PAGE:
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An Abolitionist Life
[col. writ. 9/28/17] ©’17 Mumia Abu-Jamal
What does it mean to call oneself an abolitionist?
The word doesn’t mean today what it meant 150 years ago. Then, it meant an end to what some have called ‘America’s Original Sin’--Slavery.
Today? Well, it’s not a common term today, but it should be. It was the nation’s first bi-racial Movement, built by both Blacks and white, to oppose the evils of Slavery.
But it’s important for us today to recognize that when they were active, during the 1830s, ‘40s and ‘50s, they were portrayed in the press, and spoken about by prominent and powerful men as madmen and crazy women, who dared to oppose something so fundamental to American wealth like Slavery.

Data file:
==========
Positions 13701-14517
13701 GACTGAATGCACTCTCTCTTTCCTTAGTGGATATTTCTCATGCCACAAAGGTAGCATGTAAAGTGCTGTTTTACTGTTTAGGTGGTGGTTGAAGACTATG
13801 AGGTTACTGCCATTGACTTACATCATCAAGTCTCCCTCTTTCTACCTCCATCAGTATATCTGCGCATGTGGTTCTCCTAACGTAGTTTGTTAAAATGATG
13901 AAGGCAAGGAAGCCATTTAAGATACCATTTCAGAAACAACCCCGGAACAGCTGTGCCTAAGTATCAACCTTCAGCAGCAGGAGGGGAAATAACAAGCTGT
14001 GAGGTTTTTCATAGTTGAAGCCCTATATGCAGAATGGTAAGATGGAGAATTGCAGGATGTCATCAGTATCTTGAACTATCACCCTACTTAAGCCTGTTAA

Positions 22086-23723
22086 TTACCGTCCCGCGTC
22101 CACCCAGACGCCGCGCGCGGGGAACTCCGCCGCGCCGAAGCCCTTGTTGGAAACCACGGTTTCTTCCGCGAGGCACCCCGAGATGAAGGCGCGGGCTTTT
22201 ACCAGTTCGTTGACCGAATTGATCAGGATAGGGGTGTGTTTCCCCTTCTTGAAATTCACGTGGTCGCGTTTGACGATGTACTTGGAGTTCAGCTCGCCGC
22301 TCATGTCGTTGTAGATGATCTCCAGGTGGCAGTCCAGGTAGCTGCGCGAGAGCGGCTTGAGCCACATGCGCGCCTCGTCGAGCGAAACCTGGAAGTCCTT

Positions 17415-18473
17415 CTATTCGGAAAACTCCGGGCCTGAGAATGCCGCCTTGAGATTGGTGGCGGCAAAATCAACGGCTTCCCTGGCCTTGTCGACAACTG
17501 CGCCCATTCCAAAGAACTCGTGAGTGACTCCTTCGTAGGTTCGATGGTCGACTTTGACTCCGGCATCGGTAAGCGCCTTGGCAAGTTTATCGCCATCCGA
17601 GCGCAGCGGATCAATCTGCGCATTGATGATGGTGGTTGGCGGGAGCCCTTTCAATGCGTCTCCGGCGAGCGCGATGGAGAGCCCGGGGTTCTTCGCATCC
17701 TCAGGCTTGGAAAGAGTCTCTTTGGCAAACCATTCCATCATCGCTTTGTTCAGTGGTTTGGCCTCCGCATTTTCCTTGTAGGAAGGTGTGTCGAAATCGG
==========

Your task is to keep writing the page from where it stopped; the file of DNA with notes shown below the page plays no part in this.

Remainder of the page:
Abraham Lincoln, speaking at New York’s Cooper Union before his election, depicted the radical abolitionist, John Brown as a madman, and not a member of the Republican Party.
It was only after the US Civil War that abolitionists were regarded as sane people -- not before.
There is a lesson here for you all; people at the Abolitionist Forum. That is, don’t worry about what people in power or media say about you.
Ask yourself if what you’re doing is right -- then roll with it.
It’s right to oppose mass incarceration.
It’s right to seek to abolish the racist death penalty.
It’s right to fight against state repression.
And the right time to do that -- is Now!
Tags: Abolitionism, Abraham Lincoln, Anti-Death Penalty, Civil War, Death Penalty, John Brown, Mass Incarceration, Media, Racism, Slavery